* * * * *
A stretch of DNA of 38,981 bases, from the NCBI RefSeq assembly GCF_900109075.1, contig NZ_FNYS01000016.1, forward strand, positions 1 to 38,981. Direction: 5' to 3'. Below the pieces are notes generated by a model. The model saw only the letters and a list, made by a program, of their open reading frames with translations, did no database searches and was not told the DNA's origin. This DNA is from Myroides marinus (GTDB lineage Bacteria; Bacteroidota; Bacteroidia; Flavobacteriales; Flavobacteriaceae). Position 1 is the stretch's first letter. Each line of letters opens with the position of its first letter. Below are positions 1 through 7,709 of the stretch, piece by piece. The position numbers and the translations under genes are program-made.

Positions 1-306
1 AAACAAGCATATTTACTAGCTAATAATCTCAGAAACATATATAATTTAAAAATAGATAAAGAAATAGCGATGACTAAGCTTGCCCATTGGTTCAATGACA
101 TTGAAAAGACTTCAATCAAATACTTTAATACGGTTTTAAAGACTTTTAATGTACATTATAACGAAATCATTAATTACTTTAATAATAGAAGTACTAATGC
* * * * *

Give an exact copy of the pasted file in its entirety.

A stretch of DNA of 38,981 bases, from the NCBI RefSeq assembly GCF_900109075.1, contig NZ_FNYS01000016.1, forward strand, positions 1 to 38,981. Direction: 5' to 3'. Below the pieces are notes generated by a model. The model saw only the letters and a list, made by a program, of their open reading frames with translations, did no database searches and was not told the DNA's origin. This DNA is from Myroides marinus (GTDB lineage Bacteria; Bacteroidota; Bacteroidia; Flavobacteriales; Flavobacteriaceae). Position 1 is the stretch's first letter. Each line of letters opens with the position of its first letter. Below are positions 1 through 7,709 of the stretch, piece by piece. The position numbers and the translations under genes are program-made.

Positions 1-306
1 AAACAAGCATATTTACTAGCTAATAATCTCAGAAACATATATAATTTAAAAATAGATAAAGAAATAGCGATGACTAAGCTTGCCCATTGGTTCAATGACA
101 TTGAAAAGACTTCAATCAAATACTTTAATACGGTTTTAAAGACTTTTAATGTACATTATAACGAAATCATTAATTACTTTAATAATAGAAGTACTAATGC